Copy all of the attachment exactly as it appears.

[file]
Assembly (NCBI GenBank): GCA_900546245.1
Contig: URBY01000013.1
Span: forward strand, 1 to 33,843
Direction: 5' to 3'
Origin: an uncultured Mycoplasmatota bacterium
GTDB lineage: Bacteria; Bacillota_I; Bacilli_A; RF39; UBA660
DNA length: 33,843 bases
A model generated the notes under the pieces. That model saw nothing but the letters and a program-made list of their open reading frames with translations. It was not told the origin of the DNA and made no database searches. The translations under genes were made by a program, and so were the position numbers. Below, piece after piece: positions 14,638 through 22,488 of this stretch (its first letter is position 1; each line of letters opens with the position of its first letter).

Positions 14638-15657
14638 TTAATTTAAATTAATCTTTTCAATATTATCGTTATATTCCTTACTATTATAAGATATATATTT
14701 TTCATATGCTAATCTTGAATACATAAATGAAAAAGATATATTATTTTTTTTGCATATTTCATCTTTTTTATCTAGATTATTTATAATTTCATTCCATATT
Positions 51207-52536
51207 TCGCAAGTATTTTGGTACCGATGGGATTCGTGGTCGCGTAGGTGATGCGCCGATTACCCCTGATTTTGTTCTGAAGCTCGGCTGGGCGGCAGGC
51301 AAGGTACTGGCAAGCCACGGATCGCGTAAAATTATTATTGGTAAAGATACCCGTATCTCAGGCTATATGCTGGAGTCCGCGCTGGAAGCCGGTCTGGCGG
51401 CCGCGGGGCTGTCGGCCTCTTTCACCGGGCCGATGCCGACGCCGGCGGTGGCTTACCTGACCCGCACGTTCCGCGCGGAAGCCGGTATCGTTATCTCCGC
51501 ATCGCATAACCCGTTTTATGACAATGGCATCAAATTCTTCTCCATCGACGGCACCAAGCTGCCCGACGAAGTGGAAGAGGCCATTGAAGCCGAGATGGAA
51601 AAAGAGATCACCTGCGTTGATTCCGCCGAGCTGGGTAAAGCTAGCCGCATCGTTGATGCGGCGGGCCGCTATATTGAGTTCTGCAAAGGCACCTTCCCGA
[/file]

Assembly (NCBI GenBank): GCA_900546245.1
Contig: URBY01000013.1
Span: forward strand, 1 to 33,843
Direction: 5' to 3'
Origin: an uncultured Mycoplasmatota bacterium
GTDB lineage: Bacteria; Bacillota_I; Bacilli_A; RF39; UBA660
DNA length: 33,843 bases
A model generated the notes under the pieces. That model saw nothing but the letters and a program-made list of their open reading frames with translations. It was not told the origin of the DNA and made no database searches. The translations under genes were made by a program, and so were the position numbers. Below, piece after piece: positions 14,638 through 22,488 of this stretch (its first letter is position 1; each line of letters opens with the position of its first letter).

Positions 14638-15657
14638 TTAATTTAAATTAATCTTTTCAATATTATCGTTATATTCCTTACTATTATAAGATATATATTT
14701 TTCATATGCTAATCTTGAATACATAAATGAAAAAGATATATTATTTTTTTTGCATATTTCATCTTTTTTATCTAGATTATTTATAATTTCATTCCATATT
Positions 51207-52536
51207 TCGCAAGTATTTTGGTACCGATGGGATTCGTGGTCGCGTAGGTGATGCGCCGATTACCCCTGATTTTGTTCTGAAGCTCGGCTGGGCGGCAGGC
51301 AAGGTACTGGCAAGCCACGGATCGCGTAAAATTATTATTGGTAAAGATACCCGTATCTCAGGCTATATGCTGGAGTCCGCGCTGGAAGCCGGTCTGGCGG
51401 CCGCGGGGCTGTCGGCCTCTTTCACCGGGCCGATGCCGACGCCGGCGGTGGCTTACCTGACCCGCACGTTCCGCGCGGAAGCCGGTATCGTTATCTCCGC
51501 ATCGCATAACCCGTTTTATGACAATGGCATCAAATTCTTCTCCATCGACGGCACCAAGCTGCCCGACGAAGTGGAAGAGGCCATTGAAGCCGAGATGGAA
51601 AAAGAGATCACCTGCGTTGATTCCGCCGAGCTGGGTAAAGCTAGCCGCATCGTTGATGCGGCGGGCCGCTATATTGAGTTCTGCAAAGGCACCTTCCCGA